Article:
Sanctuary Needed

Why is it that a bad morning at school follows you and becomes a bad afternoon at home?

Why is that a bad day at work follows you and becomes a bad evening at home?

We all have a tendency to hang on to things. But the problem is we end up taking out our problems on those who didn’t create the problem. In other words, our family takes the heat from us because we know they will still love us, even after we unload on them. So we make our problem their problem.

Yes, we all need someone to listen to us vent when we’ve had a bad day, or we’ve been snubbed by someone, or we’ve gotten an after-school detention, or we’ve been chewed out by the boss. But venting is different from transferring. Venting is when we express our hurts to someone who loves us; transferring is when we take out our hurts on someone who loves us.

Dr. Richard Dobbins gave some wise counsel on how to avoid doing this:

“Develop the mental and spiritual ability to put space between your workplace [or school] and your home life. Treat your home life like a sanctuary. Don’t bring the feelings created by being treated unfairly in the workplace [or school] home with you.”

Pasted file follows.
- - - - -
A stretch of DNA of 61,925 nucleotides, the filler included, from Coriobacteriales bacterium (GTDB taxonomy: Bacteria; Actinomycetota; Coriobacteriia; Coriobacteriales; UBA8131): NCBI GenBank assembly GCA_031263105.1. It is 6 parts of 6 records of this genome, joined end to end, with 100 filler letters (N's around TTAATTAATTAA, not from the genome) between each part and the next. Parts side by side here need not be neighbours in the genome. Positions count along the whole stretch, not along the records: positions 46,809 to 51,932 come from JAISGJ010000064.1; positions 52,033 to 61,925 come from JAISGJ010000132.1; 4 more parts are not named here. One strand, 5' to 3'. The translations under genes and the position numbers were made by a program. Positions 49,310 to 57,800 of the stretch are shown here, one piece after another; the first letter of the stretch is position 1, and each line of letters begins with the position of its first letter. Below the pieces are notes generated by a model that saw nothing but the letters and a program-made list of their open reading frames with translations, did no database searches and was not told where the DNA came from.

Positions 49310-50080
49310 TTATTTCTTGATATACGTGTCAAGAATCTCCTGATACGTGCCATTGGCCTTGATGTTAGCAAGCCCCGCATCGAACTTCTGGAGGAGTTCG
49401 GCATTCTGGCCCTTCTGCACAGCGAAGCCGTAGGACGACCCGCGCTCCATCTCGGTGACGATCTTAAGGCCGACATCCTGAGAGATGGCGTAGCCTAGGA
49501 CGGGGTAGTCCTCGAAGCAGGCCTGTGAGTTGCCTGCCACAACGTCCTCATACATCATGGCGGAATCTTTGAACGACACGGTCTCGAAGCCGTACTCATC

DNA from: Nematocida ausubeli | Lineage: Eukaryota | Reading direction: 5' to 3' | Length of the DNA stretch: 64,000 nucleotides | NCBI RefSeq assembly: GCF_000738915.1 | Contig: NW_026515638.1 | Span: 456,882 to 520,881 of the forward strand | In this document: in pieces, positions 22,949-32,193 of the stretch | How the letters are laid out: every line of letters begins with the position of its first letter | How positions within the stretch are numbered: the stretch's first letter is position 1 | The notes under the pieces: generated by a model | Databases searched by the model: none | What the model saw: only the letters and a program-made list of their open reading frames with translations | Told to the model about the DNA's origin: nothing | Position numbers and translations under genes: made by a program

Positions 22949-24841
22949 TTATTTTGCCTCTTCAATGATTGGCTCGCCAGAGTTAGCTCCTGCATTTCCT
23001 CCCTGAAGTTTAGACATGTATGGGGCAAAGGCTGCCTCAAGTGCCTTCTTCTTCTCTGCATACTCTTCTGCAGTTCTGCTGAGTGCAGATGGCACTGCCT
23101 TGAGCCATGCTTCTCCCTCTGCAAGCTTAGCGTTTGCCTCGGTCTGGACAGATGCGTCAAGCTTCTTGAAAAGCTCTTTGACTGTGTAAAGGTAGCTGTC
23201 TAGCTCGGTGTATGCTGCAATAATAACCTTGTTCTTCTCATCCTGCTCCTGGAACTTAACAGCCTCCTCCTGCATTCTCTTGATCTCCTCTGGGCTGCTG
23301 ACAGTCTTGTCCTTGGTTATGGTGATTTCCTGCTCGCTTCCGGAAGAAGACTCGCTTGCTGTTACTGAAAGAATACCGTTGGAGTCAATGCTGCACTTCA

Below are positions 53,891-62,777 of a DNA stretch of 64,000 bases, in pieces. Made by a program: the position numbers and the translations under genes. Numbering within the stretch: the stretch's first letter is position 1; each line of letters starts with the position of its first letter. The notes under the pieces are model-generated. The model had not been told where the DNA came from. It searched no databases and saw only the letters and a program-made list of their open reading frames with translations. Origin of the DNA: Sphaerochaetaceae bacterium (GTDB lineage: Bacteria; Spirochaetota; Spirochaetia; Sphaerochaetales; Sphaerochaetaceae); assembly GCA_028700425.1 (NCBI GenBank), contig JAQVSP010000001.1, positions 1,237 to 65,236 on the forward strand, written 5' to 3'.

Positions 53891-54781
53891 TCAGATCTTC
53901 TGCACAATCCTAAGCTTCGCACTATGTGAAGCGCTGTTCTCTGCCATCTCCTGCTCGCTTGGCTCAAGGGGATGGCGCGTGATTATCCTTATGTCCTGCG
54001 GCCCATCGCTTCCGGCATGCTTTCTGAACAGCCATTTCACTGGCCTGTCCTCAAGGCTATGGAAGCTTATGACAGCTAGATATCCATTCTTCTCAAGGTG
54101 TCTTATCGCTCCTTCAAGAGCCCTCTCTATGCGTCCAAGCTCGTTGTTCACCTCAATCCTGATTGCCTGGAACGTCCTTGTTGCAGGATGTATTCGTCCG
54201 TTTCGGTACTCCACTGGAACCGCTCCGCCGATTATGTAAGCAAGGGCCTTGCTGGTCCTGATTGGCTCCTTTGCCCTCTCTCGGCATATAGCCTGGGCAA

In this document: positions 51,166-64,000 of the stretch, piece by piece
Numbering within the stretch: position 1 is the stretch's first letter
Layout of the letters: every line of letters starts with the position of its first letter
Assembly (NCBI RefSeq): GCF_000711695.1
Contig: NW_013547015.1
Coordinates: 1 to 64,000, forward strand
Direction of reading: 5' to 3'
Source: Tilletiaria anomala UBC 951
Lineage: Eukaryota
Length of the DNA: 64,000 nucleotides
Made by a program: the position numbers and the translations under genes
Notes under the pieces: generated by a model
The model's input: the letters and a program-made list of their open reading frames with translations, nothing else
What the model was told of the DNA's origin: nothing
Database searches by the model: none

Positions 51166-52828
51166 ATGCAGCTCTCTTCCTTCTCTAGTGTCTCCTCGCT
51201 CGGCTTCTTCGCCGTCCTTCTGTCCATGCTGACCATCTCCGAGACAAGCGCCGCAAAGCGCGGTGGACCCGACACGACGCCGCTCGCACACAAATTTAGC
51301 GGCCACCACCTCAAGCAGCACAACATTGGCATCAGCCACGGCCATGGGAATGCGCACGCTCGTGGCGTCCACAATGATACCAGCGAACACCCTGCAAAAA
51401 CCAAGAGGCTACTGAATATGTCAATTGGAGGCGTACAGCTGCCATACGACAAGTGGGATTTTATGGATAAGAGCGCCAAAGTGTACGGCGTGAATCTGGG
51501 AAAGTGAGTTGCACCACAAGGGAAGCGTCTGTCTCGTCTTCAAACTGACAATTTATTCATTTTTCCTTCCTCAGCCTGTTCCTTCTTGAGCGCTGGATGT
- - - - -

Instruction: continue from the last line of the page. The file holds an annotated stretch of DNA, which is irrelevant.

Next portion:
Maybe this will help you. Here’s what I do: I have created a boundary line (in my case it’s a road) over which bad attitudes created during the day cannot cross. As I approach home I remind myself that my family was not who gave me trouble, so I’m not going to bring my trouble home to them. If I need to, I’ll stop my car and sit for a few minutes before I cross that boundary, just to make sure my attitude is right before I cross that boundary line.

Where’s your boundary? Where can you make some space, so that your home becomes (and remains) a sanctuary?

One Response to “Sanctuary Needed”

  1. Sarah Says:

    That’s kinda cool.

    Like


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